The nature of the pogroms was widespread, sporadic, and often a smaller groups at a time than what we saw in the organized Nazi extermination plan - the uncovering of "mass graves" would therefore be harder. There are plenty of pogrom memorials, especially in Poland and some regions of the Ukraine (if you can read Russian/Ukrainian, it is easier to find than in English where it does not get much publication.) Also, you're overlooking that the political climate in the USSR wasn't exactly favorable to publicizing this: Reds committed Jewish massacres too (albeit at a much lower rate) and the SovNarKom was always trumping up class issues over national and ethno-religious issues in the lens of the war anyway...

Whatever the foul beliefs of the Black Hundreds, Russia had gone a hundred years without that.
And Germany had gone quite a long time being one of the more progressive regions in Europe towards the Jews: this really doesn't mean anything.

If there is no breakdown of civil order, nor widespread revolutionary violence, then IMO it would be unlikely for there to be genocide in Russia by anyone.
We can probably agree that, like 1905 (where a lot of pogroms still happened), a surviving Tsarist state will have its fair share of trouble - I don't believe it's far fetched to see political crises in Russia's future IATL.
 
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Russia would definetly be poorer than in OTL.
This is at least the third time you've reposted this. No problem with that, it's a reasonably good post, but I don't think it quite works in this context.

On the other hand, according to CIA estimates,
Ah yes, the bomber gap folks. Well known for never overestimating America's adversaries.

Tsarist Russia had an average industrial growth of 5.72% between 1885 and 1913, and an overall economic growth of 3.3% per year between 1885 and 1913. Well it's not that bad, but not that great either.

On the other hand, according to CIA estimates, the soviet economy overall grew by an average 6% between 1928 and 1940 (that's allmost two times that of Tsarist Russia). Industrial production in the period 1928–1937 increased 2.5–3.5 times, that is, 10.5–16% per year (according to Stephen Wheatcroft, professor of the school of historical studies, University of Melbourne). Thats two to three times that of Tsarist Russia.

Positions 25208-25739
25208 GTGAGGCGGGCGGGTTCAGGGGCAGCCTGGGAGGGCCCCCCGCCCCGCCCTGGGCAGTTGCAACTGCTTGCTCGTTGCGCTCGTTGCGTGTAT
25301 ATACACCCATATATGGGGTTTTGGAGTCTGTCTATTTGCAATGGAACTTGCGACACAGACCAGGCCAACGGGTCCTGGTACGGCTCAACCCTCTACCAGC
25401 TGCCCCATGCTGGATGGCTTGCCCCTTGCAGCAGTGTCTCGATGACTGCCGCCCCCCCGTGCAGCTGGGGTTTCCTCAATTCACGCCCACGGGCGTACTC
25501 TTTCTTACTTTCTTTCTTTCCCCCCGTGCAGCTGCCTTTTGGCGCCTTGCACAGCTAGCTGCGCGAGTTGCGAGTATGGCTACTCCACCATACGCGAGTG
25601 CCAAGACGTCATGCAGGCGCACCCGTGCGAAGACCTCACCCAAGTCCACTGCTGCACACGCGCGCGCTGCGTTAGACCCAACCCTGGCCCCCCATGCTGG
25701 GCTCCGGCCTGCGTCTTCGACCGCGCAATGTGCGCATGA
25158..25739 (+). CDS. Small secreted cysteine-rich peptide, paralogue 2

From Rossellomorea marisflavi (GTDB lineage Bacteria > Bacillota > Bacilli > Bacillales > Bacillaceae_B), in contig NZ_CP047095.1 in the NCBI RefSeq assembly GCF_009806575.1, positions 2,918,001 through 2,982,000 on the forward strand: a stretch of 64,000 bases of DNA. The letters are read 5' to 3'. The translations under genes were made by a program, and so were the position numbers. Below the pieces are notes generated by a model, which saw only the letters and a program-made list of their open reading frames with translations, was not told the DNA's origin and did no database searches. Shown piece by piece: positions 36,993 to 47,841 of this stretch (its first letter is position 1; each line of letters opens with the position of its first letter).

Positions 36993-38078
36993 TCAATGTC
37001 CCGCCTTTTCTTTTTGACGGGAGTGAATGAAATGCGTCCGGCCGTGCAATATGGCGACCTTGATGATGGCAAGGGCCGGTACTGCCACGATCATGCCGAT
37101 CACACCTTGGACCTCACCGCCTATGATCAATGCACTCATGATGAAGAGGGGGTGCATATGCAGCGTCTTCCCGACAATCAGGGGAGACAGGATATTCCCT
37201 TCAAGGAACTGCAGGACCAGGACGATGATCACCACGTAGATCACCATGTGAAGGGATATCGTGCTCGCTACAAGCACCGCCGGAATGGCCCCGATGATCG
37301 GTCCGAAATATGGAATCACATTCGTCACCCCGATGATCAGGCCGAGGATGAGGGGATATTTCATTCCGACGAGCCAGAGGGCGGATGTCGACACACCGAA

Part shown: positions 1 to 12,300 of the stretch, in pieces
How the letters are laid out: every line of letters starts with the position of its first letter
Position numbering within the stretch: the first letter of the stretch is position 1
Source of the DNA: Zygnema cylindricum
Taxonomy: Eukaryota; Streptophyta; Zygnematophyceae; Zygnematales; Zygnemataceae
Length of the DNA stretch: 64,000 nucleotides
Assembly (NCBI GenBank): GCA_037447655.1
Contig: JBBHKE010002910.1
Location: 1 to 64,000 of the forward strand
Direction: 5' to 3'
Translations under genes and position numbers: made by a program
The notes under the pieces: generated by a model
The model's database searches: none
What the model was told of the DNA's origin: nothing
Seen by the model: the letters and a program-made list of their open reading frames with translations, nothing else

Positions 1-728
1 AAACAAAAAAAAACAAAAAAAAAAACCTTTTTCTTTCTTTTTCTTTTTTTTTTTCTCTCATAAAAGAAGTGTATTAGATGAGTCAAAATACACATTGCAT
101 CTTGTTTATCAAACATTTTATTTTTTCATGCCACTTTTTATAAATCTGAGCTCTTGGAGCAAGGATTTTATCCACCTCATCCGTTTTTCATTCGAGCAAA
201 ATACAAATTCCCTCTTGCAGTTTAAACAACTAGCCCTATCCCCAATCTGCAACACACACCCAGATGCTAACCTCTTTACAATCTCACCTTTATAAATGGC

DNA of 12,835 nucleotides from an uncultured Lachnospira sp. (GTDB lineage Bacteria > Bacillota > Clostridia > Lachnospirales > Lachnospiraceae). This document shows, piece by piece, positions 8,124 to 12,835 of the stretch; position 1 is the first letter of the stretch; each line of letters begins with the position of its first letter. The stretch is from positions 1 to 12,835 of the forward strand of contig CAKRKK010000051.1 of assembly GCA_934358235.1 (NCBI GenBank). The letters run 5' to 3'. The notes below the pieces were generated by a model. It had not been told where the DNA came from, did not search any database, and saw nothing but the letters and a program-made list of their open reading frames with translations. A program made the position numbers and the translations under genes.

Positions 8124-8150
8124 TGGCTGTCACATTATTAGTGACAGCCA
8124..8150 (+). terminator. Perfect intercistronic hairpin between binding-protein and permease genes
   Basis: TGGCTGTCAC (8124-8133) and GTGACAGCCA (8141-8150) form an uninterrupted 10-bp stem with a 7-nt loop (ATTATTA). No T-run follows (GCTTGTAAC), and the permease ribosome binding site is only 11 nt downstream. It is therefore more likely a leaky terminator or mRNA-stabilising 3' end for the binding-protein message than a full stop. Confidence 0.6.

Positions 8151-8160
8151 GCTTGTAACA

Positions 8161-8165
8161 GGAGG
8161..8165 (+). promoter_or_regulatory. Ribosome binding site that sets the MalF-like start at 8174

Here's the thing though, no civil war and no loss of territory. So, assuming 1913 values in 1918, resuming 3.3% per year gets you 459,463 million 1990s USD in 1939. Which is higher than the historic values for the USSR.

Now one could argue that this is an optimistic projection which assumes minimal economic loss in WWI, a quick recovery to pre-war growth rates, and no severe effects from the great depression (although on the other hand it also assumes no Roaring 20s for Russia, nor have I accounted for the Tsar's education programs eventually paying dividends). However, in any case, in 1939 Russia is unlikely to be remarkably worse off than the USSR was.

Moreover, Poland (including western Ukraine and Belarus), the Baltics and Finland, the most developed regions of the Russian Empire except for Moscow and Petrograd, were not part of the USSR in the 20s and 30s. Thats a thing to consider, too.
See this is the problem with whole sale reposting things without any edits for the context of the conversation. You'd have a point if the discussion was about a white regime which could be expected to lose at least that much territory as well, but an intact Russian Empire doesn't have this issue.

Without an early state led industrialization
Which is basically what Imperial Russia's railroad building and military modernization schemes were.

And if a war akin to OTL WW2 breaks out
Hitler gets bent over a table by France if he goes east and bent over a table by Russia if he goes west.

(germany could, and likely would, still end up under a right-wing, revanchist and authoritarian regime, though it might not be the NSDAP)
Again, this is a fine point for discussing White Russia, it doesn't work for a victorious Russian Empire.

The German right can't claim to have won in the east and been "stabbed in the back" before they could finish off the west if they've lost on both fronts. Militarism and German supremacy would be at least somewhat discredited by a defeat at the hands of "weak and backwards" Russia.